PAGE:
|Year : 2014 | Volume
| Issue : 4 | Page : 206-211
Acceptance criteria for flattening filter-free photon beam from standard medical electron linear accelerator: AERB task group recommendations
G Sahani1, SD Sharma2, PK Dash Sharma1, DD Deshpande3, PS Negi4, VK Sathianarayanan5, GK Rath6
1 Radiological Safety Division, Atomic Energy Regulatory Board, Niyamak Bhavan, Mumbai, India
2 Radiological Physics and Advisory Division, Bhabha Atomic Research Centre, CTCRS, Mumbai, India
3 Department of Medical Physics, Tata Memorial Hospital, Mumbai, India
4 Department of Medical Physics, Delhi State Cancer Institute, New Delhi, India
5 Department of Radiotherapy, Ruby Hall Clinic, Pune, India
6 Institute Rotary Cancer Hospital, All India Institute of Medical Sciences, India
|Date of Submission||12-Apr-2014|
|Date of Decision||25-Sep-2014|
|Date of Acceptance||29-Sep-2014|
|Date of Web Publication||12-Nov-2014|
S D Sharma
Radiological Physics and Advisory Division, Bhabha Atomic Research Centre, Anushaktinagar, Mumbai 400 094, Maharashtra
Source of Support: None, Conflict of Interest: None
| Abstract|| |
Medical electron linear accelerators with the capability of generating unflat photon (flattening filter-free, FFF) beams are also available commercially for clinical applications in radiotherapy. However, the beam characteristics evaluation criteria and parameters are not yet available for such photon beams. Atomic Energy Regulatory Board (AERB) of India constituted a Task Group comprising experts from regulatory agency, advisory body/research and technical institutions, and clinical radiotherapy centers in the country to evolve and recommend the acceptance criteria for the flattening filter-free (FFF) photon beams. The Task Group thoroughly reviewed the literature and inputs of the manufactures/suppliers of the FFF linac and recommended a set of dosimetry parameters for evaluating the characteristics of the unflat photon beam. The recommendations included the evaluation of quality index, degree of unflatness, difference in percentage surface dose between flat and unflat photon beams, percentage depth dose at 10 cm depth, off-axis-ratios and radiation beam penumbra. The recommended parameters were evaluated for FFF photon beams generated by three different models of the linac, and it was observed that recommended evaluation methods are simple and easy to be implemented with the existing dosimetry and quality assurance infrastructure of the linac facilities of the radiotherapy departments. Recommendations were also made for periodic quality control check of the unflat photon beams and constancy evaluation in the beam characteristics.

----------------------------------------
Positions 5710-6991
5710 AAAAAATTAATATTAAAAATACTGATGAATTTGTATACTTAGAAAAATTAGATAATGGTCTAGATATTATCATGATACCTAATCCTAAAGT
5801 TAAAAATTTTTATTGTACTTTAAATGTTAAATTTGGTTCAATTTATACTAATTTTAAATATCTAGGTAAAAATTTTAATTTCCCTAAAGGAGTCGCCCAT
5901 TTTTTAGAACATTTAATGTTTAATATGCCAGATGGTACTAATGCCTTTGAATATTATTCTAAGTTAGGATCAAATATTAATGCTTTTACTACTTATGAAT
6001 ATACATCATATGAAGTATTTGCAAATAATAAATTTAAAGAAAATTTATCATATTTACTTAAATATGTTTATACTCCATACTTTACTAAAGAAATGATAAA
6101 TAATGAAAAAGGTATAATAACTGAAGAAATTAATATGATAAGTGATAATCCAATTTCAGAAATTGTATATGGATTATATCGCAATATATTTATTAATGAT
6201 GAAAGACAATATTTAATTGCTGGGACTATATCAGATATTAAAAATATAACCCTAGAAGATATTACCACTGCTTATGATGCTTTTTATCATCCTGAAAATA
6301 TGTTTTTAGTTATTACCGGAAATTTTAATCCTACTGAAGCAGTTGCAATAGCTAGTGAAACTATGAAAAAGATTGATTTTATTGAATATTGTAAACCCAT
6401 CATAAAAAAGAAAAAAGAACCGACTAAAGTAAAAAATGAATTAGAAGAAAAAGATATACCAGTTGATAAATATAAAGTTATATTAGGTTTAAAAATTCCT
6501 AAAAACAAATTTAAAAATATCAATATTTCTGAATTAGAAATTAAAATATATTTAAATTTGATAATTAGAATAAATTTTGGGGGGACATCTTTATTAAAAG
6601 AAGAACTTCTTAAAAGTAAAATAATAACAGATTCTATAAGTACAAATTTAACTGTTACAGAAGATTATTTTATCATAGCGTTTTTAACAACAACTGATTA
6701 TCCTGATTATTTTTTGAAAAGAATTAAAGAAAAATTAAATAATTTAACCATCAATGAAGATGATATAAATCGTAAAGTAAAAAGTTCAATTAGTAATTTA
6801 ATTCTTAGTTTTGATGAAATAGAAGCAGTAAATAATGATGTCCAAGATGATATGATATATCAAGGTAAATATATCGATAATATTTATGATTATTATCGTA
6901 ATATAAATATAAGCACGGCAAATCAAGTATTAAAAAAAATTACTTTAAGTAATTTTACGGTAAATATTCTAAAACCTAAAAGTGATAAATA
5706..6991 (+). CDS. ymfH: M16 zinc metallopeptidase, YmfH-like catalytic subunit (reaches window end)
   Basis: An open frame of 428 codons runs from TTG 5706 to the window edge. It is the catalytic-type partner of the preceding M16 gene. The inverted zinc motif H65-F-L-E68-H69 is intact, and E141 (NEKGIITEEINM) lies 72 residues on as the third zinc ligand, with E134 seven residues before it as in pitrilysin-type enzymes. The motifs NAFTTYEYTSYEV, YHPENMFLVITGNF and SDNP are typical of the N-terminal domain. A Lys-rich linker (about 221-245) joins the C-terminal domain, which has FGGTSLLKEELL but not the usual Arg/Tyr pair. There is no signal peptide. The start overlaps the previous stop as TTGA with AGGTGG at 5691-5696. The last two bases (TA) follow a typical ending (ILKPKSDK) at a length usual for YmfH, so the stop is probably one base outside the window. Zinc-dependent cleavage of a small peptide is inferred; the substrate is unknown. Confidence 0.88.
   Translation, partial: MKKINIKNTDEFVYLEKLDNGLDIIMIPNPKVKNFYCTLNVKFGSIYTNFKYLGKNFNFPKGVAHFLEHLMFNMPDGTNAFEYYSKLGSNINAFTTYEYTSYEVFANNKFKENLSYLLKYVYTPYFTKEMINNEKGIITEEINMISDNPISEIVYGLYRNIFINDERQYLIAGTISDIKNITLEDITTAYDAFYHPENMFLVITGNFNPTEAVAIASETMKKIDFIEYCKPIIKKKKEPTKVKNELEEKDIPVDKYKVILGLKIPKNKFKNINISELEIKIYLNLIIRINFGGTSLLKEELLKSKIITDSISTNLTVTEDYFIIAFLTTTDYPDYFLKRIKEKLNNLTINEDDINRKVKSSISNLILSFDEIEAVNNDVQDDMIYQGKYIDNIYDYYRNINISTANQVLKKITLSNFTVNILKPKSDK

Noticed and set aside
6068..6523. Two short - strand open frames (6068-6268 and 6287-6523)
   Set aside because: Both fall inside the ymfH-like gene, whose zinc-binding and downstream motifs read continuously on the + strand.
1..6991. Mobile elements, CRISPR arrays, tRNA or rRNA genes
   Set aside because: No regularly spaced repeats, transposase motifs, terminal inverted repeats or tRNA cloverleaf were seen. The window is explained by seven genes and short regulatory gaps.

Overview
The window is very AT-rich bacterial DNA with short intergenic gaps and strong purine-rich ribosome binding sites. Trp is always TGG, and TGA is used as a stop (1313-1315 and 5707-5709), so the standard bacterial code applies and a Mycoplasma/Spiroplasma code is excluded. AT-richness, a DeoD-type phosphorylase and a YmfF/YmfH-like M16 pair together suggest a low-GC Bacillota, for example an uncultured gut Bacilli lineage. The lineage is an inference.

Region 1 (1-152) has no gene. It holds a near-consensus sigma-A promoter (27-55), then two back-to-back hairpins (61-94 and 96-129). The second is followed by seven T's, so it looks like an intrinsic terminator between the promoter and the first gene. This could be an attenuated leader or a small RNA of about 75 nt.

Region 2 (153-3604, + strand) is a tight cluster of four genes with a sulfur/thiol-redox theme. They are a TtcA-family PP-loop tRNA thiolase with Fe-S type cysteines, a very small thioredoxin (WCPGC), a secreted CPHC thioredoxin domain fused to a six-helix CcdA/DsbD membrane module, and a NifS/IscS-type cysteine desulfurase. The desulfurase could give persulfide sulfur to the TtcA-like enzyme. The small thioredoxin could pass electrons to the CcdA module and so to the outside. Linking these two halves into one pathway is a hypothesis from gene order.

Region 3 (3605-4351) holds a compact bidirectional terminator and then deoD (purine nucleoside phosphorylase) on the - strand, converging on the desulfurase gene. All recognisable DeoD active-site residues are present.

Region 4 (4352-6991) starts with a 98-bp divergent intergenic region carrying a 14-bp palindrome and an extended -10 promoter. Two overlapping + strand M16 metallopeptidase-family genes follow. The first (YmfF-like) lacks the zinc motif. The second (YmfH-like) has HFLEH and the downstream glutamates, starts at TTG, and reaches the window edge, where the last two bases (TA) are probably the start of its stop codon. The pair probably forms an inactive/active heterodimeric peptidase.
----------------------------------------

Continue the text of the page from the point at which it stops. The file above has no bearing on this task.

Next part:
Keywords: Flattening filter free, medical accelerator, photon beam, quality assurance, unflat photo beam
|How to cite this article:|
Sahani G, Sharma S D, Dash Sharma P K, Deshpande D D, Negi P S, Sathianarayanan V K, Rath G K. Acceptance criteria for flattening filter-free photon beam from standard medical electron linear accelerator: AERB task group recommendations. J Med Phys 2014;39:206-11
|How to cite this URL:|
Sahani G, Sharma S D, Dash Sharma P K, Deshpande D D, Negi P S, Sathianarayanan V K, Rath G K. Acceptance criteria for flattening filter-free photon beam from standard medical electron linear accelerator: AERB task group recommendations. J Med Phys [serial online] 2014 [cited 2023 Mar 29];39:206-11. Available from: https://www.jmp.org.in/text.asp?2014/39/4/206/144482
| Introduction|| |
Standard medical electron linear accelerators (linacs) with flattened photon beams (also called flattening filter photon beam) are in clinical use from past 6 decades for treatment of cancer employing both conventional (e.g. parallel opposed field, box technique) and advanced (intensity-modulated radiotherapy, IMRT; intensity-modulated arc therapy, IMAT; volumetric modulated arc therapy, VMAT, etc.) techniques. The purpose of using flattening filter is to convert the forward peaked MeV bremsstrahlung photon intensity into uniform intensity pattern for obtaining clinically acceptable beam profile.  However, recently introduced advanced techniques of radiotherapy are based on the further modulation in the intensity pattern of the flattened photon beam indicating that flattening of initially produced unflat beam is not necessary for such advanced treatment techniques. ,, A number of studies were carried out on existing medical linac by removing the flattening filter (FF) to produce the unflat photon beam and demonstrated their feasibility in the implementation of advanced radiotherapy techniques. ,,,,,,,,,, It was also demonstrated that the removal of the FF results in significant increase in dose rate by a factor of about 2-4, softening of the x-ray spectra leading to reduction in scattered radiation as well as reduction in neutron and photon leakage from the treatment head. ,,,,,,,,,,, Encouraged with such findings, manufacturers came forward with a modified version of linac designs incorporating the options of generating both flattened and unflattened photon beam for clinical use. This development has necessitated the modification in the evaluation criteria of the medical linacs before their clinical use. It is well known that the FF in a standard linac acts as an attenuator, beam hardener, and the scatterer. Due to removal of the FF, the dosimetric parameters such as field size definition, beam quality, surface dose, off axis ratio (OAR), beam flatness, symmetry, and penumbra as well as depth dose profiles of unflattened beam differs from flattened beam.